The molecular mechanisms of NET tumorigenesis are unclear; however, these aspects have been focused on in many recent reports[51]. Increased knowledge of the molecular background for the development of NETs may improve the management of these tumors in the future. A number of genetic syndromes including multiple endocrine neoplasia syndrome-type 1 (MEN1), vov Hippel-Lindau syndrome, and neurofibromatosis-type 1 may be associated with intestinal NETs[8,52]. Some studies have demonstrated neither classic oncogenes (scr, ras, myc, fos, jun) nor suppressor genes (P53, RB) present in NETs[52,53]. However, there are reports of other gene site deletions. For example, PDCD4 was found to be absent in NETs; this is a gene which is interrelated with cell proliferation, located at 11q13 close to MEN1[54].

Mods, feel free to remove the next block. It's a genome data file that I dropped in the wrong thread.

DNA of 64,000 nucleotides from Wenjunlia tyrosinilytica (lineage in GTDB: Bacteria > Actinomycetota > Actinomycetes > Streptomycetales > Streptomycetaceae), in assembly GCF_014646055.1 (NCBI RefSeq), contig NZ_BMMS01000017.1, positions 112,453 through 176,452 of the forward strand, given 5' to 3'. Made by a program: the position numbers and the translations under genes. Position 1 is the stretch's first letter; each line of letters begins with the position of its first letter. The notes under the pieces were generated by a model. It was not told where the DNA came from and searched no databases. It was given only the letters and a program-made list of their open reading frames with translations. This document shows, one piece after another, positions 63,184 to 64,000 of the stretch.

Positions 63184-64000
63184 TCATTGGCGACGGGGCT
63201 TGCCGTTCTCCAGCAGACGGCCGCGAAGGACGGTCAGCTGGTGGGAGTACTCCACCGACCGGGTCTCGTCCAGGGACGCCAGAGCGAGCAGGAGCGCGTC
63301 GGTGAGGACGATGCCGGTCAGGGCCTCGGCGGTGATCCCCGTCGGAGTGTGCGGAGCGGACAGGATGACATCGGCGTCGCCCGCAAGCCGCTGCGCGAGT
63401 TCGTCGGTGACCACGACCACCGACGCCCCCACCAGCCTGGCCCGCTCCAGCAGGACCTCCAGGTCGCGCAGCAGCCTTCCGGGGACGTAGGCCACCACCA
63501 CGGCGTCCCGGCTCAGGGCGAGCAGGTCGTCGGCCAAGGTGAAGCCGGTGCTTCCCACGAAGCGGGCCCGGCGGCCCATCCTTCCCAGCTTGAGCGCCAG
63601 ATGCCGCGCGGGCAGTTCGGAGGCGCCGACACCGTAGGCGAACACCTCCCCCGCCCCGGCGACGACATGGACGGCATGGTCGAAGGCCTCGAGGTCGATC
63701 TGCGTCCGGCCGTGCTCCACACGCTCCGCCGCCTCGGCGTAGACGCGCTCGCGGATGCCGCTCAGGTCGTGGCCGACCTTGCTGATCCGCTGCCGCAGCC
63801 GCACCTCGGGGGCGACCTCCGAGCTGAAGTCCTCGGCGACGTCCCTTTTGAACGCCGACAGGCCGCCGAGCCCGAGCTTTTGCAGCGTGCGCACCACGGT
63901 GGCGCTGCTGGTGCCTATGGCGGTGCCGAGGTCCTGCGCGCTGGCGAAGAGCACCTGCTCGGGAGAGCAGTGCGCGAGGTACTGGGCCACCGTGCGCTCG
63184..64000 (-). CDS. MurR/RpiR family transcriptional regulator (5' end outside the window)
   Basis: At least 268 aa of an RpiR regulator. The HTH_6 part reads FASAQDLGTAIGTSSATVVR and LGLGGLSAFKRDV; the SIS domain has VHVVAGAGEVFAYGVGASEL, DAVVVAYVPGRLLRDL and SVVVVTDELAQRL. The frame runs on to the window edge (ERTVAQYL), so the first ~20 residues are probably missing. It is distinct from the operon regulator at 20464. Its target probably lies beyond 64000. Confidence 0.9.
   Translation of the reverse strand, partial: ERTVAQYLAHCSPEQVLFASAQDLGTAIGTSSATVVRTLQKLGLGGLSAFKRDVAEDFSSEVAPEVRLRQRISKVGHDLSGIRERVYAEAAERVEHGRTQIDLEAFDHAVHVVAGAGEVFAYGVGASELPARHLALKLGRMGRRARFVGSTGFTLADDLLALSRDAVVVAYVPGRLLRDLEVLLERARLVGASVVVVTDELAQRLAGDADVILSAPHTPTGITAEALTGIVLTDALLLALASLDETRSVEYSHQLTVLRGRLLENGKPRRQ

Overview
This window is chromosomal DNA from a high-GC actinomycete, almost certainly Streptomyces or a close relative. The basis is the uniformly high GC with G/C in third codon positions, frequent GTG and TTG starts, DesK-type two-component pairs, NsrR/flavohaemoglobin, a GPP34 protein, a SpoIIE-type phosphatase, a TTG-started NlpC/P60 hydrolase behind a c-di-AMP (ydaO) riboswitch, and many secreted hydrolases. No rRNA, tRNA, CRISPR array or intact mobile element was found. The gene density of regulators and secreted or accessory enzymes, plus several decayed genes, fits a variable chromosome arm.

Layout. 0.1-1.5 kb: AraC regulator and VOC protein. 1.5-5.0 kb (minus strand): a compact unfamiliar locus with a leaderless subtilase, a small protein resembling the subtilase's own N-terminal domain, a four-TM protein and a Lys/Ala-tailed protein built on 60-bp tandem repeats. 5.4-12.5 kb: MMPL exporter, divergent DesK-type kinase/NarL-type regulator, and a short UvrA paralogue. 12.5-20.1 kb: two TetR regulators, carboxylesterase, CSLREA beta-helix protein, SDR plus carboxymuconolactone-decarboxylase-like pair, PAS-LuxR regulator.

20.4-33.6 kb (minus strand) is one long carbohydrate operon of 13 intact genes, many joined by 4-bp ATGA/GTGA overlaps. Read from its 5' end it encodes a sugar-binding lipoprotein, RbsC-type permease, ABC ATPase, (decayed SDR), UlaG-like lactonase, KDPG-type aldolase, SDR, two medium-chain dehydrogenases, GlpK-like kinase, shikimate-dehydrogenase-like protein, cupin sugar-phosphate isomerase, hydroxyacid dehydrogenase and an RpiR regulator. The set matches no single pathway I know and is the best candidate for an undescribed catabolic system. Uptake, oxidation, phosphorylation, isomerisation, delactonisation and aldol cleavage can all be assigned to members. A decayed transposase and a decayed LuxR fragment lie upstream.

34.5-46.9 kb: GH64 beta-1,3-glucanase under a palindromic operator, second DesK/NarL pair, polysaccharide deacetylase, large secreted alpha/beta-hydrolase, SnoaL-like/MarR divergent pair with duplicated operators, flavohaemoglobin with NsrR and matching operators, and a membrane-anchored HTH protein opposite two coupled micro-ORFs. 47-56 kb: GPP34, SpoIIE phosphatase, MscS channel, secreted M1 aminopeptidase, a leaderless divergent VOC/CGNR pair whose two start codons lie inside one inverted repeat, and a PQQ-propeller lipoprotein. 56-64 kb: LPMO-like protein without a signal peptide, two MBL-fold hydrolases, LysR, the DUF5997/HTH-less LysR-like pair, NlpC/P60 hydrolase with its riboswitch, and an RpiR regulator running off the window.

The microsatellite instability (MSI) caused by mismatch repair (MMR) damage is an important cause of tumorigenesis in hereditary nonpolyposis colorectal cancer (HNPCC)[55-58]. Stelow et al[59] discovered the loss of MMR genes in colorectal SCCs, but not along with HNPCC. The chromosome instability caused by the loss of MMR genes possibly follows a different pathway from MSI in SCC tumorigenesis. Arnold et al[60] studied 34 poorly-differentiated colorectal NETs, 38 well-differentiated benign or malignant fore-/midgut NETs, and 150 sporadic colorectal cancers with known MSI status and found that 20/34 (59%) colorectal NETs vs 11/38 (29%) fore-/midgut NETs were CpG island methylator phenotype (CIMP) positive. The Ki-67 index was significantly higher in poorly-differentiated colorectal NETs compared with the less malignant fore-/mid-gut NETs. However the CIMP status did not correlate with survival.